Recently, Dickens has made appearances in a number of music videos by fellow country musician and West Virginia native Brad Paisley. He has also been featured on several of Paisley's albums in bonus comedy tracks along with other Opry mainstays such as George Jones and Bill Anderson. They are collectively referred to as the Kung-Pao Buckaroos.
With the passing of Hank Locklin in March 2009, Dickens is now the oldest living member of the Grand Ole Opry at the age of 89. He still makes regular appearances as a host at the Opry.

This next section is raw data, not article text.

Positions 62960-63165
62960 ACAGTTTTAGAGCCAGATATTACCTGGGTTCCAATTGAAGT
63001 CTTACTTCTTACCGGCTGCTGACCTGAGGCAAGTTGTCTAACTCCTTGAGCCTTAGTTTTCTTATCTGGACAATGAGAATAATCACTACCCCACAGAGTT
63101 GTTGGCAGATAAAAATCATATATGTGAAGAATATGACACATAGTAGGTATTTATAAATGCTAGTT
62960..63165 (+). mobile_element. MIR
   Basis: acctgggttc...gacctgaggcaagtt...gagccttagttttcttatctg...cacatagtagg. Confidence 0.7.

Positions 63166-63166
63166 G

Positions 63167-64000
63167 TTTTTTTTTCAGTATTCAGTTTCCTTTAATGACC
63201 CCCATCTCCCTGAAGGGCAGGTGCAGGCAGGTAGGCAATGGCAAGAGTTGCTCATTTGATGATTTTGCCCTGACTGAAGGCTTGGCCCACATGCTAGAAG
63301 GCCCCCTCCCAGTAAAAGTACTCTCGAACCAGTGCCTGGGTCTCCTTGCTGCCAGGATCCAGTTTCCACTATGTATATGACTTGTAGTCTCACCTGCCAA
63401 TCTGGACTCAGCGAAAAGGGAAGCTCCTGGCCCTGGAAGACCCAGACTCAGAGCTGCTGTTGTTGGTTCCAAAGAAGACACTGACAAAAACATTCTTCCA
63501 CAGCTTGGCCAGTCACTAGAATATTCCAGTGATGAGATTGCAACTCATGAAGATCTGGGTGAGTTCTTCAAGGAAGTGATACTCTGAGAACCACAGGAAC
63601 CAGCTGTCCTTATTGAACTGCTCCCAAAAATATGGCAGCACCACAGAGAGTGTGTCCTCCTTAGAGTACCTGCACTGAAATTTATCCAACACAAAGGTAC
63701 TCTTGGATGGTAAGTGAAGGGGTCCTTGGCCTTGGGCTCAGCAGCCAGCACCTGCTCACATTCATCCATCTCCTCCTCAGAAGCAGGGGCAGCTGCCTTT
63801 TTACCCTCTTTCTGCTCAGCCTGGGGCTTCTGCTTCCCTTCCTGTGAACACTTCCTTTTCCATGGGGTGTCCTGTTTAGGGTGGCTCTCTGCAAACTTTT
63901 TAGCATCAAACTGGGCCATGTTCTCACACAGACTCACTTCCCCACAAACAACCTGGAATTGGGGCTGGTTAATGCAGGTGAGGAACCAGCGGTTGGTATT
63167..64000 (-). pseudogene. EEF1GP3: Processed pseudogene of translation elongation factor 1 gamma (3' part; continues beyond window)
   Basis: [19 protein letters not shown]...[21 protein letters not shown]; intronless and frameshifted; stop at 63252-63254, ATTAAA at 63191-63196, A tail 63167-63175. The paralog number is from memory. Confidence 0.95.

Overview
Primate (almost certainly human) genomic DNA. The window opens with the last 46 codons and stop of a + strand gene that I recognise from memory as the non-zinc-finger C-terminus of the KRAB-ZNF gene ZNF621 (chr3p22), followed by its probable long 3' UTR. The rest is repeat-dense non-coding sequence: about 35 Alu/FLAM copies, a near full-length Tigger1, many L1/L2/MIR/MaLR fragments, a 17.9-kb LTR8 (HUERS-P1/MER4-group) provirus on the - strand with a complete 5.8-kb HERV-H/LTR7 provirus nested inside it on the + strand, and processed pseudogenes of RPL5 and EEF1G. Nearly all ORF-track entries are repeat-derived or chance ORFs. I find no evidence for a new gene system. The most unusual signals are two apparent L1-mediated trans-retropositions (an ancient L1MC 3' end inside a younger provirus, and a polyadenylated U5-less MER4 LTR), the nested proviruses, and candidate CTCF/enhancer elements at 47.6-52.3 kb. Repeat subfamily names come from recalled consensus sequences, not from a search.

In just 10 years, Rascal Flatts has become one of the most honored acts in country music history, reaching heights and achieving milestones reserved for the genre's elite. They have set more venue attendance records than any country act en route to ticket sales of six million and counting. They have sold 20 million albums and earned 11 #1 singles. All six of their albums are platinum or multi-platinum and every one is among Billboard's Top 100 Albums of the Decade. They have won more than three dozen awards from the ACM, CMA, AMA and People's Choice, among others, and they have received that ultimate honor for those who have impacted the culture - a star on the Hollywood Walk of Fame. Behind those statistics is an accomplishment more basic than numbers, more important than any trophy - for the past decade, the music of Rascal Flatts has been the soundtrack to countless lives. Songs like "These Days," "Mayberry," "What Hurts The Most," "My Wish," "Stand," "Here," "Here Comes Goodbye" and "Summer Nights" have soothed and uplifted, fired up, mellowed out and otherwise impacted millions.